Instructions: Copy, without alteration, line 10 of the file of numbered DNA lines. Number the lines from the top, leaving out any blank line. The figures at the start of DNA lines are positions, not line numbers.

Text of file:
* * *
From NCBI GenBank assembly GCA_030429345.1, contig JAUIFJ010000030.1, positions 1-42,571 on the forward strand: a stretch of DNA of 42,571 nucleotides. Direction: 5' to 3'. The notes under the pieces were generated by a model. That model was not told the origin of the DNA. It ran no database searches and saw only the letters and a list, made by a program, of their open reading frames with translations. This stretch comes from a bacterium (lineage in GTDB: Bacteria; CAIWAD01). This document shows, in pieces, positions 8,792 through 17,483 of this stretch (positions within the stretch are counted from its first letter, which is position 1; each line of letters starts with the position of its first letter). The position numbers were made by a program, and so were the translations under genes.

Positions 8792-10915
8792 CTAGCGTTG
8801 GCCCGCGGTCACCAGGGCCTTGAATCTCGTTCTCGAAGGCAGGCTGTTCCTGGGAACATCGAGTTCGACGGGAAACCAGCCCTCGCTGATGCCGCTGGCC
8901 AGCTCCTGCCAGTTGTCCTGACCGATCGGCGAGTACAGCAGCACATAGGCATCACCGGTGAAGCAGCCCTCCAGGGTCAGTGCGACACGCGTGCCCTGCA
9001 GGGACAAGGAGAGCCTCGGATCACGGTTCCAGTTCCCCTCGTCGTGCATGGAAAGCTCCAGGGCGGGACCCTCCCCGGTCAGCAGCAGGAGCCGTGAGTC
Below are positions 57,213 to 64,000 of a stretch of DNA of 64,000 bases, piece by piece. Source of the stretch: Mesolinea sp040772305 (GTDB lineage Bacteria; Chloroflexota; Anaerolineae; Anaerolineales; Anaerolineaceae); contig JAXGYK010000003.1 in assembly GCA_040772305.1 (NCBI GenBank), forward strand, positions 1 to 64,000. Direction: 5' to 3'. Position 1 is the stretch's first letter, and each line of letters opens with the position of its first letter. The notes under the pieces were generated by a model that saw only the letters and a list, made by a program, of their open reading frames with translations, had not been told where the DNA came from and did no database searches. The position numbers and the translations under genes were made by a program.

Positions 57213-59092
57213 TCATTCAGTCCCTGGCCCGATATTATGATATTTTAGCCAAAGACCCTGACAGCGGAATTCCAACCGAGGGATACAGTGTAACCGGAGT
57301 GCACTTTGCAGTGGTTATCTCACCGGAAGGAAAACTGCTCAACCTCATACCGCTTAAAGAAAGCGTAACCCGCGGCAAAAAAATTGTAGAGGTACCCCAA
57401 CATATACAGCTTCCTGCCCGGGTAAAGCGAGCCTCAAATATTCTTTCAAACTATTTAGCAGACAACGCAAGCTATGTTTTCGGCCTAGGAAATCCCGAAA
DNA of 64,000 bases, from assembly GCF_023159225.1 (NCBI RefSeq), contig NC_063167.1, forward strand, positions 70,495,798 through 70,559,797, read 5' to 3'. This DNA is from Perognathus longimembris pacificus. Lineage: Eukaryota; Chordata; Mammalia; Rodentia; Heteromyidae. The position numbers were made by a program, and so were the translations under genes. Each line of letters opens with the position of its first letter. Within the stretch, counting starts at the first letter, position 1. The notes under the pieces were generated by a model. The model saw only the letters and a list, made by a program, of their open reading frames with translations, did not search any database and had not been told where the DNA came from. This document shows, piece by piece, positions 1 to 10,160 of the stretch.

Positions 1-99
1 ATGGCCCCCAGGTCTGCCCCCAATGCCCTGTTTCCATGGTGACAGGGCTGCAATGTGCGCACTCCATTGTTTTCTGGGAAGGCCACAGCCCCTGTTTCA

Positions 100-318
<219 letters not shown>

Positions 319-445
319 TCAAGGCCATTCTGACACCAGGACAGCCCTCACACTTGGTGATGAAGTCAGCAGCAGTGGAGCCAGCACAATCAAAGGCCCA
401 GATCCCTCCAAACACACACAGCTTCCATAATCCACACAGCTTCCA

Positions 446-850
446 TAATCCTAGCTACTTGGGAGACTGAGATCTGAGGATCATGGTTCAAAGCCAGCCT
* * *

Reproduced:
57301 GCACTTTGCAGTGGTTATCTCACCGGAAGGAAAACTGCTCAACCTCATACCGCTTAAAGAAAGCGTAACCCGCGGCAAAAAAATTGTAGAGGTACCCCAA